Seres Therapeutics Inc., which has spent more than 10 years developing a drug that targets microbiomes, received its first approval by the U.S. Food and Drug Administration.
After 6 p.m., on Wednesday, almost 10 years after SER-109 was tested for the first time in humans, the FDA approved the drug. Seres' stock price fell slightly in the after-hours market. The market capitalization for the company is $814.4 millions.
Seres is marketing the drug as Vowst. Nestle Health Science, a long-time partner of Seres's, will cocommercialize the drug in the U.S. Seres also receives a $125m milestone payment as a result.
In a press release, CEO Eric Shaff stated that "Since Flagship Pioneering founded Seres over a decade back, Seres led the development and approval of microbiome therapies. Today's FDA approval for Vowst, the first microbiota based oral therapeutic to prevent recurrent C. diff infection, marks a huge milestone for both the patient community and Seres." "We are grateful to all the patients, caregivers and clinical investigators who have contributed to the development of Vowst.
Vowst began in the basement of a lab in Kendall Square. In 2012, there were only a few people on the team testing a theory which had just begun to gain traction with academic scientists. The theory was that by transplanting 'good bacteria' in sick patients, they could restore the balance between the complex microbial community living within their gastrointestinal tracts, and restore the health of the patients.
Seres started testing the drug on C. diff in 2013 The drug was a success from the start, bringing in $123 million of venture funding for Seres, a $133-million IPO, and a partnership between Nestle Health Science within two years after its first Phase 1-data readout.
Shaff, who was interviewed by the Business Journal in a recent company profile, said that it was a 'clear signal' that the company could have an effect on the disease. The notion that we continue to pursue is the fact that the gut microbiome's health has profound implications on human health.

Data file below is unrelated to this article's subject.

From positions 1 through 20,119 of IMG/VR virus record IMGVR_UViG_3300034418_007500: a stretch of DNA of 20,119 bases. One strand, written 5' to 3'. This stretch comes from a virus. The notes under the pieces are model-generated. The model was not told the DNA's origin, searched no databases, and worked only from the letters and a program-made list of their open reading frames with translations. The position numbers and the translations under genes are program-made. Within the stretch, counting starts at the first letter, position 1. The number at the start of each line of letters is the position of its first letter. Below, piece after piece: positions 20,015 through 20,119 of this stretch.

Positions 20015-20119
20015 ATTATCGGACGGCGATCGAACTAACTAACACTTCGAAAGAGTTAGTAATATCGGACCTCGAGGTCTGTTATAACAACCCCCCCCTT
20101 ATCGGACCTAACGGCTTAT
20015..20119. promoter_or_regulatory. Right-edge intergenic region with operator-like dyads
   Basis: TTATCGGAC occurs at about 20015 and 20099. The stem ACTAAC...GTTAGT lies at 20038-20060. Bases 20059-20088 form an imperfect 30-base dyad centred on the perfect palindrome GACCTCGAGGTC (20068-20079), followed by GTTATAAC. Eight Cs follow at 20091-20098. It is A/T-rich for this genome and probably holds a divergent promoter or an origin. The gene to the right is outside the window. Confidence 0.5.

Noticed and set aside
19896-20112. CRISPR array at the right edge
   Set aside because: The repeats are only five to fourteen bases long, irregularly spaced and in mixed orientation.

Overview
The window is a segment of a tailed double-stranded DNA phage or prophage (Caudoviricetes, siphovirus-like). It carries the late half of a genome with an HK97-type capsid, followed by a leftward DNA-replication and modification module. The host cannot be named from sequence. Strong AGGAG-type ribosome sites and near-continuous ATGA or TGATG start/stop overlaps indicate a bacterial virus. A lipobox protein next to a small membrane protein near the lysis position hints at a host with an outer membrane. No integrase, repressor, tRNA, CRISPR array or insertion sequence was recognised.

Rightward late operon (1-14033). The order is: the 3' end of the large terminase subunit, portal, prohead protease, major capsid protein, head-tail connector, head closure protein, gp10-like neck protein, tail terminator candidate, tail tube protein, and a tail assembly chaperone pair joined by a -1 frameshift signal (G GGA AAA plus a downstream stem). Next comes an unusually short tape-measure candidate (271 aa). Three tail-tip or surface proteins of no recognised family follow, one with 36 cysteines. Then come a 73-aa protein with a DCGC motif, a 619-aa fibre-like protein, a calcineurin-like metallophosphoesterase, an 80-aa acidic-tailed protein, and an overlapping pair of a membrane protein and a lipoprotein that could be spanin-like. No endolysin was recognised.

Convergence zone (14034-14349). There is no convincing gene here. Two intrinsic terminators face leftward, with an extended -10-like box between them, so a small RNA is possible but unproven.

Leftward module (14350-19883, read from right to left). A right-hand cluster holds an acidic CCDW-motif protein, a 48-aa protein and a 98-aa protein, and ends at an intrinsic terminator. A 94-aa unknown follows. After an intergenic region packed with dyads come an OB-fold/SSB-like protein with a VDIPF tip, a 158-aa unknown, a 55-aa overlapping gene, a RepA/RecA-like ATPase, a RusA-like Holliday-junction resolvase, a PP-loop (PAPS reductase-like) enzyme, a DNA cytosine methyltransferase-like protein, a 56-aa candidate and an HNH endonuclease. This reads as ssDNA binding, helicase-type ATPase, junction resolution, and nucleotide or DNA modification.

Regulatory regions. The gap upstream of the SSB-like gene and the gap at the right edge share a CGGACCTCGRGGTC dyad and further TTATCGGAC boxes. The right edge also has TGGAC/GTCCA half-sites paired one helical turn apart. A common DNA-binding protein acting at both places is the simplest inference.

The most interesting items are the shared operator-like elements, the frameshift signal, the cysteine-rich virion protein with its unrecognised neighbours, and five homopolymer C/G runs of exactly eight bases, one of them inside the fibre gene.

The FDA's Wednesday decision seems to confirm that opinion. It was an emotional rollercoaster ride to reach this point. The mid-stage study interim results showed that SER109 was no more effective at preventing C. diff recurrence than a placebo. The company took several years to recover its footing and launch a Phase 3-trial with FDA feedback. They also had to win back investors' confidence.
Peter Marks said that the FDA Center for Biologics Evaluation and Research's Center for Biologics Evaluation and Research approved this product today. The FDA's Center for Biologics Evaluation and Research Director, Peter Marks, said in a statement that the availability of an oral fecal-microbiota product is a major step forward to improve patient care.
Seres also works on other microbiota-based drugs. The company is partnered with Memorial Sloan Kettering Cancer Center in order to develop treatments that will reduce the risk for infections among cancer patients, and improve the effectiveness of cancer drugs.
Seres has also developed programs for ulcerative colitis. However, these are on hold due to disappointing results. The company is analyzing its studies, as it did in 2016 and 2017 with SER109, to determine a course of action.